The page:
Addressing the problem of speed, Joule Printing uses a precision wire feed system to “touch the wire to where we want to start a print and put current into the wire,” heating it from within, “like a coil in a toaster.” This removes the limitations of inconsistent material heat and because “you don’t have to wait for heat to move, there’s no speed limit.”
Addressing complexity, reliability, and consistency, McCallum pointed to the ability to constantly monitor real-time printing.
“It’s a closed-loop system; we’re always in contact and can measure directly how much heat is being generated because it’s a circuit. It’s measured in micro-second intervals, as a true voxel-level real-time control system,” he added. “We can use all that process data for non-destructive testing.”
Another advantage of the system lies in its capacity, by swapping wire at any point during any print, to mix metals together in any part for multi-material capabilities. The wire system additionally means a lack of a binder to remove or need for post-print sintering. The only post-processing necessary with this system is machining to create a smooth finished surface.
Digital Alloys is beginning, not by immediately selling machines, but as a provider of printed parts. The strategy, the CEO noted, is to be both a technology and service provider. They plan to provide services in addition to eventually selling the machines.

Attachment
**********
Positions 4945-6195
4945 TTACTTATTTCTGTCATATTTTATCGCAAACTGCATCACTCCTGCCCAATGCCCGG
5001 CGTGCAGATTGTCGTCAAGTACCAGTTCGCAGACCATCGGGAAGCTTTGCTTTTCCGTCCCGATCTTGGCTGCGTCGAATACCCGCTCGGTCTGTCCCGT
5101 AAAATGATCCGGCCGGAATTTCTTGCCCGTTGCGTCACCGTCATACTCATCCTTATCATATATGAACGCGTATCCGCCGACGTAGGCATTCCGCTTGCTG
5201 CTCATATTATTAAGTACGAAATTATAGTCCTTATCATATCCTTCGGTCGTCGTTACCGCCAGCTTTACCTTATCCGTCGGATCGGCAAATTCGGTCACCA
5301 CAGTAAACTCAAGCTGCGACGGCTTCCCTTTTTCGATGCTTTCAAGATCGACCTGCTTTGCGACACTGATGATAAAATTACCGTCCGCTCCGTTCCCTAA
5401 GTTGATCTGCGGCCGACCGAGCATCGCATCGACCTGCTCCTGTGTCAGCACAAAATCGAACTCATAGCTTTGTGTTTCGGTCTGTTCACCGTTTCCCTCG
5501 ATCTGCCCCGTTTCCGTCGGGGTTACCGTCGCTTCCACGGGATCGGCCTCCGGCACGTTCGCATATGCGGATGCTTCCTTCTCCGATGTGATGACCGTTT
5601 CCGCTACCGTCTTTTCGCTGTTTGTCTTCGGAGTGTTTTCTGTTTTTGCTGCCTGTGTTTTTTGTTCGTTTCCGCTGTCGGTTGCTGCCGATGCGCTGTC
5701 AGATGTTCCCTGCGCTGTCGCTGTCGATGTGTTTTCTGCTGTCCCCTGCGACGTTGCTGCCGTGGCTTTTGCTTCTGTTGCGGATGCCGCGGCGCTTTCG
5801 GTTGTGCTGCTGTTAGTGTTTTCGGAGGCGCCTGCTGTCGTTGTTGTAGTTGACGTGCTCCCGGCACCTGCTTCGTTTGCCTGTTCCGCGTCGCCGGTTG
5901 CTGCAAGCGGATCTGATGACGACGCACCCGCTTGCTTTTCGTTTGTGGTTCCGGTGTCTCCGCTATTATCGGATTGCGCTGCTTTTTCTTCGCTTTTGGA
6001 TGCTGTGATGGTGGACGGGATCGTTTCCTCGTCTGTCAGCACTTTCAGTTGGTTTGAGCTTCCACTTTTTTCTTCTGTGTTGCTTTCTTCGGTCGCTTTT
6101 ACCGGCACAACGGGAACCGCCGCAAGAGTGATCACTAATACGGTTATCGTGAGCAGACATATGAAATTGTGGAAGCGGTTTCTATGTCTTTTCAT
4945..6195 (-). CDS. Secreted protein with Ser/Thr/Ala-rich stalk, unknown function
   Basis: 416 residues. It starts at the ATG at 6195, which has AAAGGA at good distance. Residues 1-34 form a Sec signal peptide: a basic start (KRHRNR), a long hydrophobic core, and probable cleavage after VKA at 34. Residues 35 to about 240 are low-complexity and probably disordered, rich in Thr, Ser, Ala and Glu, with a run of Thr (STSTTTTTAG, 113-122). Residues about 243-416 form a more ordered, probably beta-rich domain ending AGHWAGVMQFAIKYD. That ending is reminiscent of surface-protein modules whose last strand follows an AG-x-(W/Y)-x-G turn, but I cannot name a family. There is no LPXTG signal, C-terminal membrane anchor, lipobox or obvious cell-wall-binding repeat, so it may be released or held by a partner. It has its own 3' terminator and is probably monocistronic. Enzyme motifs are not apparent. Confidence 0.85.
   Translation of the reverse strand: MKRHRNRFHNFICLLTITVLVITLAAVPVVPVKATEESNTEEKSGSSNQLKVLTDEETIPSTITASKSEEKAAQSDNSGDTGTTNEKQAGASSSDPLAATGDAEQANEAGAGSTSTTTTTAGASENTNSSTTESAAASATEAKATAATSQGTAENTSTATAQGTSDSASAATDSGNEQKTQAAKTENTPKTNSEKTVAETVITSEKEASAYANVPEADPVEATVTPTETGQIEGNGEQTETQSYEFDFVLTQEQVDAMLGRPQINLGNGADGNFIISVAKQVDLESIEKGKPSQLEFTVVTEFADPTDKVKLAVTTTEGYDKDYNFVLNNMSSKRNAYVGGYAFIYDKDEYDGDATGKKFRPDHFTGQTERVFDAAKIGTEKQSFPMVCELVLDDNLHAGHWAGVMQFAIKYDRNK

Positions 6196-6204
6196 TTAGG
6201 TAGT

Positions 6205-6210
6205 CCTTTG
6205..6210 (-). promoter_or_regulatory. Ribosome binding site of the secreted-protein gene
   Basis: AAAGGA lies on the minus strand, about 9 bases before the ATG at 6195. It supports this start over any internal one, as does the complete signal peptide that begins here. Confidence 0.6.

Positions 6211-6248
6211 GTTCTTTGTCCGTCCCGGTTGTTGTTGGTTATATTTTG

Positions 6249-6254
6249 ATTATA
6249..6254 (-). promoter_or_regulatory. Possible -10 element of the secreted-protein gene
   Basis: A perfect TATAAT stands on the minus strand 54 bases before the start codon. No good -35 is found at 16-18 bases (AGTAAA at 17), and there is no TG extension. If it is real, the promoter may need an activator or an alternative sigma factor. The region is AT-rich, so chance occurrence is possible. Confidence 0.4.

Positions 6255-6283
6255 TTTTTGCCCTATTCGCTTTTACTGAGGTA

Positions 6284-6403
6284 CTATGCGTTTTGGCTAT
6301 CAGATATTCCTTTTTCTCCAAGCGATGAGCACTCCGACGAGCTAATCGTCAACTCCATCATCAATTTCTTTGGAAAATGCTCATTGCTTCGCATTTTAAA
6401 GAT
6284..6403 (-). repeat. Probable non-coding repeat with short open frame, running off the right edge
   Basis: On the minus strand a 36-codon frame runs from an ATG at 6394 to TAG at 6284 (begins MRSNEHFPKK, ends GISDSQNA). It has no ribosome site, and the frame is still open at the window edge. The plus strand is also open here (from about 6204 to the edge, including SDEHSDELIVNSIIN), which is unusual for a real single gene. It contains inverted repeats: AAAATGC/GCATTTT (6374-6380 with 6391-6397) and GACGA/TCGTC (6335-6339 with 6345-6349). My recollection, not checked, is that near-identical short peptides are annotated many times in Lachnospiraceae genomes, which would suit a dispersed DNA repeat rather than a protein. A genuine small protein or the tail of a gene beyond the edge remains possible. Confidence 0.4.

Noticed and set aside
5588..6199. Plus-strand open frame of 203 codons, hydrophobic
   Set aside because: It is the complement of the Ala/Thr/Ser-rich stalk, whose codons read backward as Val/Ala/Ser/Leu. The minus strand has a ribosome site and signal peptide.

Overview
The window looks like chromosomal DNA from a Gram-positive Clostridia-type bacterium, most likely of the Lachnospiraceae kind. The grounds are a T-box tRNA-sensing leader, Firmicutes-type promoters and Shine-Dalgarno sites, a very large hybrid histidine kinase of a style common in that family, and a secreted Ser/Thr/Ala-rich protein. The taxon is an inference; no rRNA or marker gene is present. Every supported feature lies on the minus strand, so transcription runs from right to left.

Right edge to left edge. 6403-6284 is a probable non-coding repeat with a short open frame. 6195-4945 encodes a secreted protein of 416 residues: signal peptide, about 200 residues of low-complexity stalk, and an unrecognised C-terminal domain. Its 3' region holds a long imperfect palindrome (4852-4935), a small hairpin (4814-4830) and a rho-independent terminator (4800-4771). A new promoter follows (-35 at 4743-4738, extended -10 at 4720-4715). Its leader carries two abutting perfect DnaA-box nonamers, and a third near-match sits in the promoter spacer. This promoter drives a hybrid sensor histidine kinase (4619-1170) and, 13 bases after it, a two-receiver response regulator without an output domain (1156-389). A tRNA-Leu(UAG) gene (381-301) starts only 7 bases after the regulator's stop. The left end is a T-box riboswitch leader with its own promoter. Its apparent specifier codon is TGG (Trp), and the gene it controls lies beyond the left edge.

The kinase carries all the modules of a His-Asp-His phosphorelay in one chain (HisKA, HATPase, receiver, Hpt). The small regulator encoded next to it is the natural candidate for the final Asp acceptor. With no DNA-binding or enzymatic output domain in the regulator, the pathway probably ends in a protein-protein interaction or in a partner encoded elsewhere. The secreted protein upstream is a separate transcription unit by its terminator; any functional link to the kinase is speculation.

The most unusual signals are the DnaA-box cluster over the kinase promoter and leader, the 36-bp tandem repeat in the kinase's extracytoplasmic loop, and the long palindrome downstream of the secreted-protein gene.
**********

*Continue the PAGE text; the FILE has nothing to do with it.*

“If you want to do production in addition to prototyping, there’s a lot to put into place; it’s not just a fast, reliable, cost-effective printer,” McCallum explained of the approach. “What we’ve learned from talking to customers is it’ll go a lot faster if we do it all in one place. We have a factory in Burlington, Massachusetts. It’s small, and it will grow, and we’ll do it all there first. Boeing and other partners are helping us in how to build a factory around this marvelous Joule Printing technology. Once that’s done, we’ll make the printers available for sale.”
Another key aspect of the service provider approach is that Digital Alloys is “working only in applications where we can reduce production costs relative to conventional manufacturing,” which McCallum acknowledged as “a high bar.”
Competing with traditional technologies starts with a focus on reducing material costs, of which there are many in machining materials such as titanium and Inconel due to relatively large amounts of scrap generated. And, he said, “If you can deliver near-net shape at a low enough price point, you eliminate those costs.”